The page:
Annette Taddeo wants to boost Florida's film industry

Her new bill, filed Wednesday, aims to bring more productions to the Sunshine State.

click to enlarge Winter the Dolphin's story inspired the film Dolphin Tale and its sequel, which attracted countless visitors to Clearwater Marine Aquarium to see her. - Imagine Communications/CC BY-ND 2.0
Imagine Communications/CC BY-ND 2.0
Winter the Dolphin's story inspired the film Dolphin Tale and its sequel, which attracted countless visitors to Clearwater Marine Aquarium to see her.

A handful of films have been shot in Florida in recent years — and some local officials want there to be more.

After all, they can be an economic boon.

In just the Tampa Bay region, flicks like Dolphin Tale, Dolphin Tale II, Magic Mike, Spring Breakers, The Infiltrator, Miss Peregrine's Home for Peculiar Children and others have all brought out-of-town casts and crews into town, who stayed at local hotels and ate at local restaurants. Plus, all the on-camera exposure may have helped pique audience interest in the region.

But production companies tend to go where the financial incentives are. In Florida, they're just not here anymore.

In 2010, the Florida legislature had set aside a pot of money dedicated to incentives for companies that shoot films in the Sunshine State. The money — more than $200 million — was gone by 2012, and in 2016, due in part to a Koch Brothers-led campaign to kill film industry incentives in Florida, lawmakers voted to do away with the program.

That's why a replica of Ybor City, erected in Georgia, starred in Ben Affleck's Live By Night instead of the real deal.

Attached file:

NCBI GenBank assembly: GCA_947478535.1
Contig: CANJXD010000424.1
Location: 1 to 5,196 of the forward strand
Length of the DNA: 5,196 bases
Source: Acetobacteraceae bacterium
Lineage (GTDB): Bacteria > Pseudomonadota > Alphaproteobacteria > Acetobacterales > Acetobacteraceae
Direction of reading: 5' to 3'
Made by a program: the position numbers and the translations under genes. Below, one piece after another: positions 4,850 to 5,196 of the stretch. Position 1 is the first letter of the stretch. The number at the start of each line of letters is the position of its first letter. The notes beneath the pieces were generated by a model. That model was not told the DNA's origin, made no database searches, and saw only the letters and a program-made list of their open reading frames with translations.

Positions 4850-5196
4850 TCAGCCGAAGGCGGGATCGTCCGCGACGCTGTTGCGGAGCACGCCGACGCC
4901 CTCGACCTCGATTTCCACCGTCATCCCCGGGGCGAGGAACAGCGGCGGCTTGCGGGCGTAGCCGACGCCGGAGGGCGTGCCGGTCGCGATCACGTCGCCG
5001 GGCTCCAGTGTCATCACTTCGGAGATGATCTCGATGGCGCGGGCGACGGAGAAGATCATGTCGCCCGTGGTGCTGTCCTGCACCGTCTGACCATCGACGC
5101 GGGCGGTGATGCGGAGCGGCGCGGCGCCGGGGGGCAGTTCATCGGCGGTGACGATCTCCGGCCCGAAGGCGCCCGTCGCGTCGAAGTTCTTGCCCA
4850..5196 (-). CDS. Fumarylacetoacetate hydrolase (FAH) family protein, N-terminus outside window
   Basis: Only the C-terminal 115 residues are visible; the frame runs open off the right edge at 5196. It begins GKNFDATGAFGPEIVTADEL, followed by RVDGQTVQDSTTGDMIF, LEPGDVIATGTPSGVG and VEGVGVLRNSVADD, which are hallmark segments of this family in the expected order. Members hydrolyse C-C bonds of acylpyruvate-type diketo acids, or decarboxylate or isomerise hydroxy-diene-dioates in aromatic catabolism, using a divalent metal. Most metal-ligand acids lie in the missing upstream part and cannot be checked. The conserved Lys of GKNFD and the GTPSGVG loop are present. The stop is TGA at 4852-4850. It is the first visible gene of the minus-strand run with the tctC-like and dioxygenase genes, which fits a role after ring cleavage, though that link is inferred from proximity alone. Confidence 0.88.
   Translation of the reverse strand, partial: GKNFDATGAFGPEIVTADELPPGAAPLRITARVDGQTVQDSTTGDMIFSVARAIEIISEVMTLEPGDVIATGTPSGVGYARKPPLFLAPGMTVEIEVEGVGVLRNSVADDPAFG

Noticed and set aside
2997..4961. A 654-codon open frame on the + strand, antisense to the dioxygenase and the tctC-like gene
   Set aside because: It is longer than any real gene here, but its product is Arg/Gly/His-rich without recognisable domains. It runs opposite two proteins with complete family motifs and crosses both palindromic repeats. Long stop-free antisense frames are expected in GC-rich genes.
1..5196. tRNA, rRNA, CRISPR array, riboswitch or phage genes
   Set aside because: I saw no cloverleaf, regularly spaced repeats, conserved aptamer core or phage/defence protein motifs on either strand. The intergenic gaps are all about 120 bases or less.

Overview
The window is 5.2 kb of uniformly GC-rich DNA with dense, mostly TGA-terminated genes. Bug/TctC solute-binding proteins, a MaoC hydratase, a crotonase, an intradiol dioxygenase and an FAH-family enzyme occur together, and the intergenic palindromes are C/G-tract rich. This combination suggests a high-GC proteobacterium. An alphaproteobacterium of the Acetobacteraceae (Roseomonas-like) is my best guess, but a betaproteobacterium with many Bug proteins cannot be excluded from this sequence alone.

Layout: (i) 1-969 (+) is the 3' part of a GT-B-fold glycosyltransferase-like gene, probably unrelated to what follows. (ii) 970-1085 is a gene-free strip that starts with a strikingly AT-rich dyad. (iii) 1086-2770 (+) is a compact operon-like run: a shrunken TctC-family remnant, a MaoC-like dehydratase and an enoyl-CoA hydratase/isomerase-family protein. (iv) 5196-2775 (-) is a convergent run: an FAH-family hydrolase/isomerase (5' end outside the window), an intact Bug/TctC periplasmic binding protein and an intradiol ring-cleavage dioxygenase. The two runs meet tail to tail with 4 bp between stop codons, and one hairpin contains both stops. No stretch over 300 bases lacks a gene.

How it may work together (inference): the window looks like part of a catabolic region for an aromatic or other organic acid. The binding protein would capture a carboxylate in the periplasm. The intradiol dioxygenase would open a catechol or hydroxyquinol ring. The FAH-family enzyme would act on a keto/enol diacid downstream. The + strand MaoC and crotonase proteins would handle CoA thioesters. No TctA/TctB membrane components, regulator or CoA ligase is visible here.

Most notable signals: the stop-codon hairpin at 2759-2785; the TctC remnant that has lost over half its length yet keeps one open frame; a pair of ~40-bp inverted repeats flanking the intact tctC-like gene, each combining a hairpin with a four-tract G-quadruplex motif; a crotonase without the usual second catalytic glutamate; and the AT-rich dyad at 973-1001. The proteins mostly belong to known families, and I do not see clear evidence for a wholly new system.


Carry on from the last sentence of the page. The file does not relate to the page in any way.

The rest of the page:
State Sen. Annette Taddeo (D-Miami) hopes to bring back the incentives..

On Wednesday, she unveiled Senate Bill 1606, which she says will bring the moviemakers back to the Sunshine State.

“This bill will create the Florida Motion Picture Capital Corporation, which will be empowered to support film industry projects throughout Florida,” Taddeo said at a press conference in Tallahassee Wednesday. “Movie, television series, and other film projects throughout the state will receive a much needed boost through the use of innovative funding and a merit-based selection method. This effort will bring high paying jobs, grow the middle class, have a positive impact on small businesses, and restore Florida’s reputation as a top destination for film projects.”

Taddeo and others argue that the tax dollars the state dedicated to incentives didn't disappear into thin air; rather, they led to hiring of locals for various roles and brought in visitors — during production and after — who spent millions (some of which ended up in local and state coffers).

She cited Motion Picture Association of America numbers suggesting that Florida’s motion picture industry created nearly 30,000 direct jobs and paid more than $1 billion in wages. US Department of Labor stats show that those employed in motion picture and video production made an average annual wage of $94,355 in 2015, up from $76,764 in 2005 — prompting Taddeo to call the film industry "crucial" for Florida.

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